5 Tips for More Efficient Home Heating

Properties in the UK are poorly insulated, especially when compared to other European countries. This means that much of the fuel we pay for and use is wasted as heat lost to the outside air through walls, windows, floors, and roofs. To compensate, we turn heating systems up to higher temperatures and leave them on for longer. Whether you are concerned about heating costs, your impact on the environment, or both, there are some simple ways you can take action. Here are five tips to help you improve the energy efficiency of your home heating system, lower your heating bills and, of course, reduce your carbon footprint.

  1. Draught proof floors, doors, and windows

According to the Energy Saving Trust, insulating and draught-proofing floors can result in savings of between £25-£65 per year (depending on the type of house). You can install insulation underneath floors in some cases but laying carpet over wooden floors can also be beneficial. When looking for a high-quality carpet, you should ensure you also install thick underlay to increase the level of insulation. Visit aflooringboutique.co.uk for more information.

Windows and doors can also allow heat to escape if they are not sealed adequately. This can be done very easily by adding draught-proofing strips or silicone strips around the gaps. Draughts through letterboxes, keyholes, and gaps at the top and bottom of doors can also be covered with these strips. If you have a chimney there are draught excluders specifically designed for chimney openings.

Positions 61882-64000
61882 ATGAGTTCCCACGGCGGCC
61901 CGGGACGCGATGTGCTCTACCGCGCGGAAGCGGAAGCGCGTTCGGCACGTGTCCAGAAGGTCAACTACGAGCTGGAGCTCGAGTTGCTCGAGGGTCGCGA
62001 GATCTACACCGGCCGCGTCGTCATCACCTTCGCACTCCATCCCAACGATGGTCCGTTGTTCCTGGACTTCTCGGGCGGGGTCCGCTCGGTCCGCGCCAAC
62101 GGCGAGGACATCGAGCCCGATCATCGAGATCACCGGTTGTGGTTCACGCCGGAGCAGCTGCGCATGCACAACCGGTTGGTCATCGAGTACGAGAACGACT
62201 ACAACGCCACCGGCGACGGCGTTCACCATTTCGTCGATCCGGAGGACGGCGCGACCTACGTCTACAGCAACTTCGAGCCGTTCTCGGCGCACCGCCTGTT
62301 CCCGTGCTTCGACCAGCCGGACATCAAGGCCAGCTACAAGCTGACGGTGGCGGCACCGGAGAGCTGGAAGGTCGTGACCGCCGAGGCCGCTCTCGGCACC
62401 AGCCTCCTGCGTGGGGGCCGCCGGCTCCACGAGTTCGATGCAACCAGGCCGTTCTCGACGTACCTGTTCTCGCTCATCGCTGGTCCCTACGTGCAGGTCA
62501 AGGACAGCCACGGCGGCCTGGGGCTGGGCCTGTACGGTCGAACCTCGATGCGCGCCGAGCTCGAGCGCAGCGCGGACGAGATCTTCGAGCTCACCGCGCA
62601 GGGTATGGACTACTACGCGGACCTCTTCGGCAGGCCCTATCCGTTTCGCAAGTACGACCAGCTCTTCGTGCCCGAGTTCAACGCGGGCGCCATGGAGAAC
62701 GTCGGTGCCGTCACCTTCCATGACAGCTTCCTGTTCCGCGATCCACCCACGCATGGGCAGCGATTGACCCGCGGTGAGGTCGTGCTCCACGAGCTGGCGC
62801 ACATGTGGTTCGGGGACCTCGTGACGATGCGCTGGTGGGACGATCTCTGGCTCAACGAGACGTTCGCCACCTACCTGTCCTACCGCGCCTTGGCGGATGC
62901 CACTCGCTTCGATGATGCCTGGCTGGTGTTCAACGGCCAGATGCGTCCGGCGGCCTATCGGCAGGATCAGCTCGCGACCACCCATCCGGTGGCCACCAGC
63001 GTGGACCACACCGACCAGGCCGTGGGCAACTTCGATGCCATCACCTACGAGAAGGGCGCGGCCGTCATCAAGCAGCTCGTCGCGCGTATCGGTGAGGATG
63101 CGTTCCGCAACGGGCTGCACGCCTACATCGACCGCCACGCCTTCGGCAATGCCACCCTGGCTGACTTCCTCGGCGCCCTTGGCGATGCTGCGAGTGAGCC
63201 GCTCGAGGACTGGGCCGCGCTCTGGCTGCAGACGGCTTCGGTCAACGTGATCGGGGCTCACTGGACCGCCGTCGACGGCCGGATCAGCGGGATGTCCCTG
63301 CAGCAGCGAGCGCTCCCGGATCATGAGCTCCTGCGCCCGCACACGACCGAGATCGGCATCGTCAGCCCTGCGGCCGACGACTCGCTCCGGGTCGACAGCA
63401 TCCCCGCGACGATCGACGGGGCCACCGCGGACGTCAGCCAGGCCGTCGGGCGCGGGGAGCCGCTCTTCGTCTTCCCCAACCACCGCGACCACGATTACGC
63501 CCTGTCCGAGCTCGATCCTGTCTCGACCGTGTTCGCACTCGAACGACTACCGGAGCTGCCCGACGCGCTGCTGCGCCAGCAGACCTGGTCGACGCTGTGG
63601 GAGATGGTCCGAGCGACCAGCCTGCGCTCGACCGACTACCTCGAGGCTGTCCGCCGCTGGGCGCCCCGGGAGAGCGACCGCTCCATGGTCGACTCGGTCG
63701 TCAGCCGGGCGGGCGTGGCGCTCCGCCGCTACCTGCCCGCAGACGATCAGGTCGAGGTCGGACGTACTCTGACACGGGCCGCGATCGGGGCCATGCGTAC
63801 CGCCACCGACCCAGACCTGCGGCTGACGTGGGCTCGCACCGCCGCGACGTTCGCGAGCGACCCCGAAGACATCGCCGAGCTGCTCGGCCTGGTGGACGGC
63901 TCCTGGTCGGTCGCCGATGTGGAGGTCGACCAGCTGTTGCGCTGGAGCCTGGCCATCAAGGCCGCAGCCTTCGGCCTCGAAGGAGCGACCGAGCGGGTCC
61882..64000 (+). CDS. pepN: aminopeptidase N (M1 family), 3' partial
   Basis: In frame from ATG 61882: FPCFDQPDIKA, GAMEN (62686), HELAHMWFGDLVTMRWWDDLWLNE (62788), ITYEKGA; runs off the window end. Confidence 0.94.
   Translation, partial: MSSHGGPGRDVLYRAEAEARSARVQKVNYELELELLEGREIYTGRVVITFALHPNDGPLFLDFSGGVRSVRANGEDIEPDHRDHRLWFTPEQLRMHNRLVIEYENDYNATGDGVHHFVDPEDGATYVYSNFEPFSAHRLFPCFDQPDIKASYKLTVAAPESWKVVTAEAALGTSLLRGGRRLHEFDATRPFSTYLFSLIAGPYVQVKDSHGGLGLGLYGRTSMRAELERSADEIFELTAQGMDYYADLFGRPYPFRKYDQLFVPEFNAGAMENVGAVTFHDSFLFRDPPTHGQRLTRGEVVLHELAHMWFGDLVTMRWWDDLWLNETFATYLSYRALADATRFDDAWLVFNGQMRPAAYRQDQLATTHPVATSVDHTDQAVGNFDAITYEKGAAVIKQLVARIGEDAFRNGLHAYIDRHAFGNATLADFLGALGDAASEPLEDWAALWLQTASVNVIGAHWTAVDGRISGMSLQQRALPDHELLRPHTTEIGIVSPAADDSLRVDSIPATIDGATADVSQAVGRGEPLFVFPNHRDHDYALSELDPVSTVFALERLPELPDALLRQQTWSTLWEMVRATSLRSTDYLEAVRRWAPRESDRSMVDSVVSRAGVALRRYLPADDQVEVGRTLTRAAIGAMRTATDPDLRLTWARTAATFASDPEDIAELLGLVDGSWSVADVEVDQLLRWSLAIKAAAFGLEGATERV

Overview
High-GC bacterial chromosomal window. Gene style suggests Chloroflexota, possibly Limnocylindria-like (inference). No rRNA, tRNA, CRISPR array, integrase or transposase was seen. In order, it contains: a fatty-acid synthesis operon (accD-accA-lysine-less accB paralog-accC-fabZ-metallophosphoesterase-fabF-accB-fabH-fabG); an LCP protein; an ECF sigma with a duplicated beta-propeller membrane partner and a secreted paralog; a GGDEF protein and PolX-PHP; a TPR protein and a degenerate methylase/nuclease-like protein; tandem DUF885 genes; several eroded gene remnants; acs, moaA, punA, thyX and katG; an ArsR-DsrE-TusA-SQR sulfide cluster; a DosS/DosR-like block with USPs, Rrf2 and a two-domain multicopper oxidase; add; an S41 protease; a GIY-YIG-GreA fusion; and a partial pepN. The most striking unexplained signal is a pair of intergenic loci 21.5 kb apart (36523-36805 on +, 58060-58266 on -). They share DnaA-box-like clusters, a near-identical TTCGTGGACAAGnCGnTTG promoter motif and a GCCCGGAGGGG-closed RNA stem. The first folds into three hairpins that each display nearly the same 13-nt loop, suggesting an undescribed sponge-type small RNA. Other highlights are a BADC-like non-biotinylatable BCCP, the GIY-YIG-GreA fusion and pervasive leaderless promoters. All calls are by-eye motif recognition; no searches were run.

1. Upgrade your boiler

If you are relying on a gas or oil boiler which is more than 8 years old, then it is likely you will save a lot of fuel and money by upgrading to a new model. Modern condensing boilers are legally required to be at least 92% efficient (only wasting 8% of the fuel it uses) while older boilers are often 60-75% efficient. Replacing an old boiler could reduce heating fuel bills by as much as £375 per year in some properties.

  1. Get smarter heating controls

Heating controls have also moved on considerably in recent years. By installing a smart thermostat, you can control your heating via an app on a smart device wherever you are in the world (as long as you have an internet connection). Some smart thermostats also enable you to track your energy consumption and identify where you could be making savings. Thermostatic radiator valves (TRVs) enable you to set different temperatures for different rooms, so you are not heating rooms unnecessarily.

  1. Improve insulation

Increasing insulation to the walls, floors, and roof can reduce heat loss significantly, reduce heating costs, and generally make a home much more comfortable. In the winter, you will feel more of the warmth as it will not escape, and in summer, you will be able to shut out the heat. Any insulation you install must be compliant with building regulations.

While insulation is not cheap, financial help is available. From September 2020 until March 2021, the government is offering Green Homes Grants of up to £5,000 (up to £10,000 for the poorest households) to help UK homeowners to insulate their homes and/or adopt a renewable heating system. Click here for more information.

  1. Lag hot water pipes and tanks

Hot water will lose its heat as it travels through the pipes in your home and while it sits in a hot water cylinder. You can reduce heat loss by insulating the pipes and tank with lagging which is foam tubing. If your radiators are wall-hung, placing a reflective panel behind them will prevent the wall from absorbing the heat and reflect more back into the room.

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